Taylor Swift and Joe Alwyn Split: Reactions Reveal Public Attitudes Toward Female Artists

by Kendall Headley '26 on May 29, 2023
A&E Staff

Arts & Entertainment

Just weeks ago, Taylor Swift and Joe Alwyn reportedly called it quits after six private years together. An insider shared that “they had been together for such a long time and were spending so much time together, but their personalities were just too different,” stating that Alwyn is more introverted than Swift, who initiated the breakup. 

Many speculate that the seemingly arbitrary timing may be due to Swift’s recent burst of fame—when the couple got together, she had been out of the spotlight for nearly two years after releasing her album 1989 in 2014, and would continue to lead an exclusively personal life until she dropped Reputation in 2017. Currently, Swift is living amidst multiple re-releases of her previous albums, the popularity of her new album, Midnights, released in October 2022, and her ongoing Eras Tour across the United States’ largest venues. This surge of action by Swift elevated her current celebrity status, which may have driven the couple apart. 

Fans were taken aback at the split, due to the duration of the relationship and their collaboration on deeply emotional projects, such as her albums folklore and evermore. Public reactions have varied widely, with some looking to her lyrics as a source of mutual mourning and emotional insight and others adopting critical opinions about her character. 

Many social media posts have  praised Swift for her ability to continue performing after the end of a six-year relationship. Others have recognized Swift’s journey through love as influencing their own—one  TikTok user expressed that the breakup affected her significantly because “when [Swift] found the one she made us believe that we will find our Reputation and Lover after we went through Red. She helped us realize that love was supposed to be golden.” 

Despite the support and spotlight on her artistic intelligence, some reactions reflect the thinking that followed Swift for the majority of her young adulthood. Before her step back from the stage in 2015 and subsequent relationship with Alwyn, many judged Swift’s character by the men with whom she was involved. Interview questions inquired about her dating life rather than her projects: On The Ellen Show in 2011, DeGeneres prompted her to answer, “I am Taylor Swift, and I am dating ‘blank,’” after she had repeatedly said nobody. In a red carpet interview at the 2015 Grammy Awards, a reporter told her, “you’re going to walk home with more than maybe just a trophy tonight, I think lots of men.” Both of these instances exemplify the misogynistic treatment she has faced: a disregard of her artistic accomplishments and focus on the men in her life. Similar approaches have emerged after the split. One Twitter user wrote, “Taylor Swift fans after she breaks up for the 100th time and proceeds to release yet another album blaming her bf for the breakup.” This response, instead of understanding emotional turmoil as the source of inspiration for her music, boiled her career down to albums “blaming her boyfriends.”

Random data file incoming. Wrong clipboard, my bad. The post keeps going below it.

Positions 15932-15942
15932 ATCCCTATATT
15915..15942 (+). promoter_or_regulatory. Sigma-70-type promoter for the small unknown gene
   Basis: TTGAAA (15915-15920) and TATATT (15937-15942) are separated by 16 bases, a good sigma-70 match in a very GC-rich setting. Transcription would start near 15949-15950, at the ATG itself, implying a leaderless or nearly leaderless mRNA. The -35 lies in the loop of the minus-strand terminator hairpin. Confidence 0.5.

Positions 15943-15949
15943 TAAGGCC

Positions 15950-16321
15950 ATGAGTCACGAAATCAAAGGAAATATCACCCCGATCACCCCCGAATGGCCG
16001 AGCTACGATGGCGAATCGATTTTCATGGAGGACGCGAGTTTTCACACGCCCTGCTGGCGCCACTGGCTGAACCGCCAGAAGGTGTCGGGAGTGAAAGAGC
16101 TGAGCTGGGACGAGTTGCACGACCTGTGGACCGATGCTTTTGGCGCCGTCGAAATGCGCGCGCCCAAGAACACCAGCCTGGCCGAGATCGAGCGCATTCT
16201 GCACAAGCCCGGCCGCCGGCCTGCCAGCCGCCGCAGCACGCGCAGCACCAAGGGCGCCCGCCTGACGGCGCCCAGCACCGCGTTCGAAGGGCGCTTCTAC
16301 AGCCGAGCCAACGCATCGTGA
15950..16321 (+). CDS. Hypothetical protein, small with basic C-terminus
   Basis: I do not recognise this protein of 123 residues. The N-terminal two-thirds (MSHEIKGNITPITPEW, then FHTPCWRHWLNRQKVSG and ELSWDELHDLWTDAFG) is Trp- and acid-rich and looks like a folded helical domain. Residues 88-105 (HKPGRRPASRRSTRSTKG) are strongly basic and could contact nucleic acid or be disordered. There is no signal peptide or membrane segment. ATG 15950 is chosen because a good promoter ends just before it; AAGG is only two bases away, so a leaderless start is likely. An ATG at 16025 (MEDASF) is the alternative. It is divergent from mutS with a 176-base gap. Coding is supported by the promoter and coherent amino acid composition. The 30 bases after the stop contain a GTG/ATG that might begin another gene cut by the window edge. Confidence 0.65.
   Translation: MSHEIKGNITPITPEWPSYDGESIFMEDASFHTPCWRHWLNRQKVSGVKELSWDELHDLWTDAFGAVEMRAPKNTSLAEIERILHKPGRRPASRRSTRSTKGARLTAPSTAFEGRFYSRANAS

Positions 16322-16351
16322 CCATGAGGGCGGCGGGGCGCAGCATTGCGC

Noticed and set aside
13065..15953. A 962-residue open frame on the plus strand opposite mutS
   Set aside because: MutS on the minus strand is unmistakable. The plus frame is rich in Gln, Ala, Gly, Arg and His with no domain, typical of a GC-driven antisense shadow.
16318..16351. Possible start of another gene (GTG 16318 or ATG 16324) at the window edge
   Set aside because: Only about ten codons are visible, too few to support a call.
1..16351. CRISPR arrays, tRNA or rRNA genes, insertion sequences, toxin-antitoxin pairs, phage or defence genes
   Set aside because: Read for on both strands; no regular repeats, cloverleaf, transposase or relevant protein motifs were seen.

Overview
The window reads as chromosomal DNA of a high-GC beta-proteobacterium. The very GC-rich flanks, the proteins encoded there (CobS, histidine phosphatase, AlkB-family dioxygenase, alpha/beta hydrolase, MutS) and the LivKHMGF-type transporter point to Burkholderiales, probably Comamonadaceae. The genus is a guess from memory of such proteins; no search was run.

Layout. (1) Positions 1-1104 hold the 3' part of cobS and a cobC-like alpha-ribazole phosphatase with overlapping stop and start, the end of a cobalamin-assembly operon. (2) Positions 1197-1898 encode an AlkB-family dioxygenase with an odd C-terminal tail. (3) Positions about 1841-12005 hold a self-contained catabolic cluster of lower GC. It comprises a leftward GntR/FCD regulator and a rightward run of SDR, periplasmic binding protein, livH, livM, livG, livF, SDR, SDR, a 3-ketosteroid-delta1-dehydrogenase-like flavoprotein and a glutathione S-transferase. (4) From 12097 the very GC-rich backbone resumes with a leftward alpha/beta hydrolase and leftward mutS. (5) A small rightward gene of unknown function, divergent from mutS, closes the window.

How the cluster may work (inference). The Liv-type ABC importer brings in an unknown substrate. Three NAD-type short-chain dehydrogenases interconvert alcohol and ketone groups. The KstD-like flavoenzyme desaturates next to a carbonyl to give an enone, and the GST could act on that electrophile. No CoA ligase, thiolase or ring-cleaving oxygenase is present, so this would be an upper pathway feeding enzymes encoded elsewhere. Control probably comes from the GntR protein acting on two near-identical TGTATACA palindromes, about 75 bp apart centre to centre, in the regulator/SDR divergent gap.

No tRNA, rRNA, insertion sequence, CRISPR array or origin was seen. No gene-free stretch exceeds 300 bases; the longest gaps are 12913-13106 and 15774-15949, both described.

Reactions to Swift and Alwyn’s split signifies societal progress past the standard of judging women’s careers and character based on their relationship status, leaving the public with a sense of appreciation for the complexity of female art. While these advancements are eminent, glaring inconsistencies mirroring aged ways of thinking still permeate. Swift has always been transparent on her stance. In the closing statements of her Netflix documentary, Miss Americana, she says, “I want to still have a sharp pen and a thin skin and an open heart.”